I’ll keep waiting to see how it evolves.

Fedora 9 and VirtualBox

For a job I have been hired to do now, I have the need to keep a virtual machine with the development environment. The reason for this is that there are a few quirks in that environment which caused me some headaches before.

As it’s not like the other virtual machine (on the laptop), requiring a perfect Windows support, I decided to go with VirtualBox again. Which by the way forces me to keep GCC 4.2 around. But oh well, that’s not important, is it?

The choice of distribution inside wasn’t difficult, I thought. I didn’t want to rebuild system on a vbox, no Gentoo. I avoided Debian and Debian-based, after the debacle about OpenSSL I won’t trust them easily. Yes I am picking on them because of that, it’s because it was a huge problem. While I found openSUSE nice to install on a computer last month, it didn’t suit well my needs I thought, so I decided to go with Fedora 9.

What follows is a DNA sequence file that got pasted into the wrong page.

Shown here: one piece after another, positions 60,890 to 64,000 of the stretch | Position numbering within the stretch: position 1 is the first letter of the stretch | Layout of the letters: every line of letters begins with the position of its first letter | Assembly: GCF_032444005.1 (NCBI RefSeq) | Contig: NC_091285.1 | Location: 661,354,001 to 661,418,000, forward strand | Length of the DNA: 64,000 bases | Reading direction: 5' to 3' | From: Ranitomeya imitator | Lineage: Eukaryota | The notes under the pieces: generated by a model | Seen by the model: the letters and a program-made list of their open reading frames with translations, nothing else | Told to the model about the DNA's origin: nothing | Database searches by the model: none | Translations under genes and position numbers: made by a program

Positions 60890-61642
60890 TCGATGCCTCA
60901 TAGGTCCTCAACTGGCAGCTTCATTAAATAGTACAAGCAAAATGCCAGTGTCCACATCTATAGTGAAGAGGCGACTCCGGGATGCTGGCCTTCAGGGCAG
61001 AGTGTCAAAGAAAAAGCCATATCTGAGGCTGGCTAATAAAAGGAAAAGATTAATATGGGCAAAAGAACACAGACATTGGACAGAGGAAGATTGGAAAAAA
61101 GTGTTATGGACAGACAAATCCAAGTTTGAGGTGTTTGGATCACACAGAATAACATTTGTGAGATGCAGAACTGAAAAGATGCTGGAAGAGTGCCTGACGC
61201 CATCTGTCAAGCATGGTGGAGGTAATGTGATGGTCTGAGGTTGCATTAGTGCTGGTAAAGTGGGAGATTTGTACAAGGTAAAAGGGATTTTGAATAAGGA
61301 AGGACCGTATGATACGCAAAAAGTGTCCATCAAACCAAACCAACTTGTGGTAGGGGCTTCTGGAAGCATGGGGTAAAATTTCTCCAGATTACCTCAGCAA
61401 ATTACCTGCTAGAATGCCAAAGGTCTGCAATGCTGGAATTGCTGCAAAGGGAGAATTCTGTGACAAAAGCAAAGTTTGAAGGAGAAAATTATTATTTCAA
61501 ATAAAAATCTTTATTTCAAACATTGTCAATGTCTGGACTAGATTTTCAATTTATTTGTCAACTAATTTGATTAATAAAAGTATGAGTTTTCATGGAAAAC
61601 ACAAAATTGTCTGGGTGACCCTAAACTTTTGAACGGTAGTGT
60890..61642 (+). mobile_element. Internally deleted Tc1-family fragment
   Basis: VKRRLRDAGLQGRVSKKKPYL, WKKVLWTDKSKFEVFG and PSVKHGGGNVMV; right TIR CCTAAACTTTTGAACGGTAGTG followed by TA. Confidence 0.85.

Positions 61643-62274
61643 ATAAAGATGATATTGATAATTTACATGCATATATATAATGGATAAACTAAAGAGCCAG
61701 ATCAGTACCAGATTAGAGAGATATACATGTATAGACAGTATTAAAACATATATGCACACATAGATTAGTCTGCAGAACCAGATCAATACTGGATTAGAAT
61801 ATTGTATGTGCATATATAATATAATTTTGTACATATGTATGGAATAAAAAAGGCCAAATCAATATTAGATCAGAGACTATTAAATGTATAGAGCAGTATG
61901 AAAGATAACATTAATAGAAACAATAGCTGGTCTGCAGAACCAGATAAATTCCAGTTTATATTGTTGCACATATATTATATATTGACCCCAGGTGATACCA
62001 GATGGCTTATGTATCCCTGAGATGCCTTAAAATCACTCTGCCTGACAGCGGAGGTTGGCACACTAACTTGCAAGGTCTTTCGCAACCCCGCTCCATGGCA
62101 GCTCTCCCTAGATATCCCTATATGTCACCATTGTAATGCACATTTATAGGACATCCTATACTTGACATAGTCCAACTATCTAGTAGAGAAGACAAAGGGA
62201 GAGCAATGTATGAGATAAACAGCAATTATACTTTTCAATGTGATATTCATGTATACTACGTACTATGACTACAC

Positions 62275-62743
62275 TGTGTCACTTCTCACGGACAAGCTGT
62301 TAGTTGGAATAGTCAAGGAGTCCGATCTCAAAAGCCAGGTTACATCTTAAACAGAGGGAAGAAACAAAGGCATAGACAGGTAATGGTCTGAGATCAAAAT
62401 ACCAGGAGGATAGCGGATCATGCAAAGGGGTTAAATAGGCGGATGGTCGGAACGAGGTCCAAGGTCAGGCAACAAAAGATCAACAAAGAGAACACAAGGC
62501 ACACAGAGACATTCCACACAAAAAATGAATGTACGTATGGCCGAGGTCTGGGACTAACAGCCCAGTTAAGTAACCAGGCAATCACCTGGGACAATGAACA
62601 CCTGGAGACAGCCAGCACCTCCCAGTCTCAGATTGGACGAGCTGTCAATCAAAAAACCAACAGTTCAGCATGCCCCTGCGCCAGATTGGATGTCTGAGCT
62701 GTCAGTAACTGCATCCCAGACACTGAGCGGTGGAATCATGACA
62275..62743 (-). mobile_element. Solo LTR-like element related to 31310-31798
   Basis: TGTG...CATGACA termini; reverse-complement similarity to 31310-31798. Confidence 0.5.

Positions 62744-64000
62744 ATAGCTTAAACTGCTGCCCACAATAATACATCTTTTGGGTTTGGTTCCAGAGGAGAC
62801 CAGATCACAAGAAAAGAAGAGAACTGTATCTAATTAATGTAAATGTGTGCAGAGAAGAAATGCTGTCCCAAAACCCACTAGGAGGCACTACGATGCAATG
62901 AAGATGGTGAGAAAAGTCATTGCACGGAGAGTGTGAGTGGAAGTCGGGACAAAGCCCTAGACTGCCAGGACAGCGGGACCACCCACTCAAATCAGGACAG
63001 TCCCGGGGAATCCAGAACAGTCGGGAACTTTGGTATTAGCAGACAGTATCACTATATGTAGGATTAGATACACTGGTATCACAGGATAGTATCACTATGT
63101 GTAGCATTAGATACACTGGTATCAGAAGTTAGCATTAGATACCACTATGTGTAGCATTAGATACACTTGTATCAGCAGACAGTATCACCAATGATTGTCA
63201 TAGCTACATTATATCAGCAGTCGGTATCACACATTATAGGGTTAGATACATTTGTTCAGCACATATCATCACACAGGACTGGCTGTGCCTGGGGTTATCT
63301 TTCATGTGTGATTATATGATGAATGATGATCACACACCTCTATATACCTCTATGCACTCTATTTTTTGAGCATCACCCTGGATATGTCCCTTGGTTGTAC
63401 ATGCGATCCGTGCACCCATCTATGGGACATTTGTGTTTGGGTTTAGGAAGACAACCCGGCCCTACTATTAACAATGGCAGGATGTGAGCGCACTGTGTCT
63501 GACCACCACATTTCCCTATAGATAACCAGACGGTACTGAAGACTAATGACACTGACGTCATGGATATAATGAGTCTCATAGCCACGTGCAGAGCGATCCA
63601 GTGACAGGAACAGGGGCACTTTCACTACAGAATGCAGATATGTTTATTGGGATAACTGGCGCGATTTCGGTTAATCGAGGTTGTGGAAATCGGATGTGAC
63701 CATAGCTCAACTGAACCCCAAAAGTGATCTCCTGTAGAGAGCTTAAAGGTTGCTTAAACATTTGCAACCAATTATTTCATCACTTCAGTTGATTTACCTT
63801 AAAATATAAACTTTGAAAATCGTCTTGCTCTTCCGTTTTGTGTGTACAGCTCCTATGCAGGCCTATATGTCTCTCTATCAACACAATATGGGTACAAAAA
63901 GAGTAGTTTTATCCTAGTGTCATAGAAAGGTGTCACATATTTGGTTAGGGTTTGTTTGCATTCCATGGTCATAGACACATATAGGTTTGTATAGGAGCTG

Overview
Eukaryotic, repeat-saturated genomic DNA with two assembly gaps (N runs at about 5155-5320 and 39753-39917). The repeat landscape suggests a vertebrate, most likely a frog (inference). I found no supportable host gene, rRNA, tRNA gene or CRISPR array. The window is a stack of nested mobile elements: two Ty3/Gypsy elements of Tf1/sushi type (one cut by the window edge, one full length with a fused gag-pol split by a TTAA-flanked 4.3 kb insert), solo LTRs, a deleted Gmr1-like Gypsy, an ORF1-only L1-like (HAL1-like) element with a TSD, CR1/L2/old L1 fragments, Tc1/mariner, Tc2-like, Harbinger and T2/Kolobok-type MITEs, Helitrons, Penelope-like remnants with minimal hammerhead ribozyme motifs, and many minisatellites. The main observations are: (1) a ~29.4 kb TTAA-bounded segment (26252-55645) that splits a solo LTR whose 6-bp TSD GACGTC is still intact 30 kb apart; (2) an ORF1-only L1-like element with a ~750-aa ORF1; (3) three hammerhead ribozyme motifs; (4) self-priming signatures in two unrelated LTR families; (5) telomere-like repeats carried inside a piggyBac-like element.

I used Fedora a couple of times before, it’s a nice development environment when I need something up quickly and cleanly. Unfortunately I found Fedora 9 a bit rough, more than I remembered.

I wasn’t planning on giving it Internet access at first, because of my strange network setup (I will make a schema as talking with Joshua made me think it’s pretty uncommon); but then the package manager refused to install me the kernel-devel package out of the DVD, it had to use the network. So I tried to configure the network with a different IP and netmask, but this didn’t work cleanly either, the network setting interface seemed to clash with NetworkManager. I admit I didn’t want to spend too much time looking for documentation, so I just created a “VBOX” entry on NetworkManager which I’m selecting at each boot.

After this was done, I updated all the packages as the update manager asked me to do, and tried to install the new kernel-devel. This was needed by the VirtualBox guest tools, which I wanted to install to have the “magic” mouse grab. But VirtualBox refused to do so, because Fedora 9 is shipping with a pre-release Xorg 1.5 that they don’t intend to support. Sigh.